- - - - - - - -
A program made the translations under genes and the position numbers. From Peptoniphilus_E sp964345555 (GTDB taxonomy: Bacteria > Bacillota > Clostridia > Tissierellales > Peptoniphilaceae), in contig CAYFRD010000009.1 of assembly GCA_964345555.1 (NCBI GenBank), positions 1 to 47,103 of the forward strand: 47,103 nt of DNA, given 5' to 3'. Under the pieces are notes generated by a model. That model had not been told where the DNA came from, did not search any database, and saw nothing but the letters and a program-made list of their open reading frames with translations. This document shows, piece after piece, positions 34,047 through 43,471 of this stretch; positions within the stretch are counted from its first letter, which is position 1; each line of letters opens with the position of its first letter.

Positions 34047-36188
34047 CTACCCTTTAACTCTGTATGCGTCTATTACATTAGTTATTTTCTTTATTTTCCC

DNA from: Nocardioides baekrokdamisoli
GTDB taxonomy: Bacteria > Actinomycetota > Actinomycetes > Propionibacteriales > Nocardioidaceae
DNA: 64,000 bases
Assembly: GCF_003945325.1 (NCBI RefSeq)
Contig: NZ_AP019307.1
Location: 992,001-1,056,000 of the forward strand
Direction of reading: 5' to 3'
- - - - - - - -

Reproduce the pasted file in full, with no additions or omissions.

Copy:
A program made the translations under genes and the position numbers. From Peptoniphilus_E sp964345555 (GTDB taxonomy: Bacteria > Bacillota > Clostridia > Tissierellales > Peptoniphilaceae), in contig CAYFRD010000009.1 of assembly GCA_964345555.1 (NCBI GenBank), positions 1 to 47,103 of the forward strand: 47,103 nt of DNA, given 5' to 3'. Under the pieces are notes generated by a model. That model had not been told where the DNA came from, did not search any database, and saw nothing but the letters and a program-made list of their open reading frames with translations. This document shows, piece after piece, positions 34,047 through 43,471 of this stretch; positions within the stretch are counted from its first letter, which is position 1; each line of letters opens with the position of its first letter.

Positions 34047-36188
34047 CTACCCTTTAACTCTGTATGCGTCTATTACATTAGTTATTTTCTTTATTTTCCC

DNA from: Nocardioides baekrokdamisoli
GTDB taxonomy: Bacteria > Actinomycetota > Actinomycetes > Propionibacteriales > Nocardioidaceae
DNA: 64,000 bases
Assembly: GCF_003945325.1 (NCBI RefSeq)
Contig: NZ_AP019307.1
Location: 992,001-1,056,000 of the forward strand
Direction of reading: 5' to 3'